Threadbare on details and containing mainly sweeping statements of principle, none of them new, the much-anticipated new economic plan outlined for Myanmar by the National League for Democracy (NLD) has disappointed academics, analysts and business leaders.
Most businesspeople still believe the government is on the right track, but they need more convincing that vague policies are not simply an excuse to do nothing.
"We know the importance of investment, energy and infrastructure, so we will issue detailed policy papers [on those] in due course," State Counsellor Aung San Suu Kyi said when she announced the policy two weeks ago.
The policy stresses her government's commitment to the principles of a comprehensive "market economy" and promoting a level playing field for businesses by ending monopolies. It also promises to cut red tape and make doing business easier, shifting more government functions online and making significant efforts to create jobs.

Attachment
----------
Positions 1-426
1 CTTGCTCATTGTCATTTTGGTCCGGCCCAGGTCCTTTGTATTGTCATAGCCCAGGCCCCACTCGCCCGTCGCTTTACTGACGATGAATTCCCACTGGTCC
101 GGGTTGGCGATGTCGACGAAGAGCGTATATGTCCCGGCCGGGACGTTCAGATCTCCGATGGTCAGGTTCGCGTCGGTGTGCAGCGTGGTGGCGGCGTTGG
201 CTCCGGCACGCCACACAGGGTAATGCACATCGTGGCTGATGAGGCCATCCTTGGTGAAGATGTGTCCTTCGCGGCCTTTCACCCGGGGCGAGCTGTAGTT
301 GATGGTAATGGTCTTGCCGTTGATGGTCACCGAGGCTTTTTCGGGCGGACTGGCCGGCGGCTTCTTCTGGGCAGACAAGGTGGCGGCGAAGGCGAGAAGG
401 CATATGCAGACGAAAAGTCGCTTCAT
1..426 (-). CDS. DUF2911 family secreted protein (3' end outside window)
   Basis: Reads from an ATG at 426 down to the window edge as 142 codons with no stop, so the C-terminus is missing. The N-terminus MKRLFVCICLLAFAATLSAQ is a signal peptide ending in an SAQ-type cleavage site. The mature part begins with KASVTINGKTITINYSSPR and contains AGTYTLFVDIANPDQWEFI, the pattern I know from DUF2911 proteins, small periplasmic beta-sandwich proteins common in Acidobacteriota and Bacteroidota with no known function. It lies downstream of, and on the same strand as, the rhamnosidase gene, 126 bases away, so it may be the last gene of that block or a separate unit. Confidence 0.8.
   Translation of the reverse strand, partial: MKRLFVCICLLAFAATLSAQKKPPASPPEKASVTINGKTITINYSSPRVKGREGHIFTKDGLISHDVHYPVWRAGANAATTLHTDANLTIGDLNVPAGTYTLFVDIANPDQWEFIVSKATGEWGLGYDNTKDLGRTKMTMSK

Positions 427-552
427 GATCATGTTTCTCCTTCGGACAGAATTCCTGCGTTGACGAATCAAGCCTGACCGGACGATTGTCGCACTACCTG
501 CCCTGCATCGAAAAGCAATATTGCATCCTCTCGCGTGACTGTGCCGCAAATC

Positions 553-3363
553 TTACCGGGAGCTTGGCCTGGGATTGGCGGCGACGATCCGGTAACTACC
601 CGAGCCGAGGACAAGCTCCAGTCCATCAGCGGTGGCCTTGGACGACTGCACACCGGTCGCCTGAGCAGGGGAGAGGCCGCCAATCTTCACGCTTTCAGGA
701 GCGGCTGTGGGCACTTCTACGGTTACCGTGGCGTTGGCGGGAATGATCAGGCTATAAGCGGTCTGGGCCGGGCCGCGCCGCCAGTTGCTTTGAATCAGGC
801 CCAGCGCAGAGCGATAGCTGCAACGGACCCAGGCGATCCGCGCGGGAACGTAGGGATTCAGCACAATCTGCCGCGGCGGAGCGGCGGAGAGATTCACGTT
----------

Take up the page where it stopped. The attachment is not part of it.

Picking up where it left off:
As well, there are broad plans to reform the financial sector and state-owned enterprises, increase access to credit, encourage foreign investment, and develop infrastructure.
There is a general consensus in the business community that the policies as set out in the three-page document are basic principles rather than comprehensive plans, which are expected later.
"The government is clearly on the right path," said Dr Maung Maung Lay, vice-chairman of the Union of Myanmar Federation of Chambers of Commerce and Industry (UMFCCI). "But we haven't heard the exact policies or details yet -- and we need that to have a full picture of what the government's priorities are, the direction they are going and how they are planning to accomplish this."
Bankers are even more disappointed. Soe Thain, deputy general manager of the Asia Green Development Bank, is particularly dismissive: "It's too general," he told Asia Focus. "The public and the country's businesses expected far greater detail, after four months in office."
The document also has echoes from the past -- a centralised approach, he mused. "What's missing is the strategy to accomplish their stated objectives -- how are they going to achieve these?"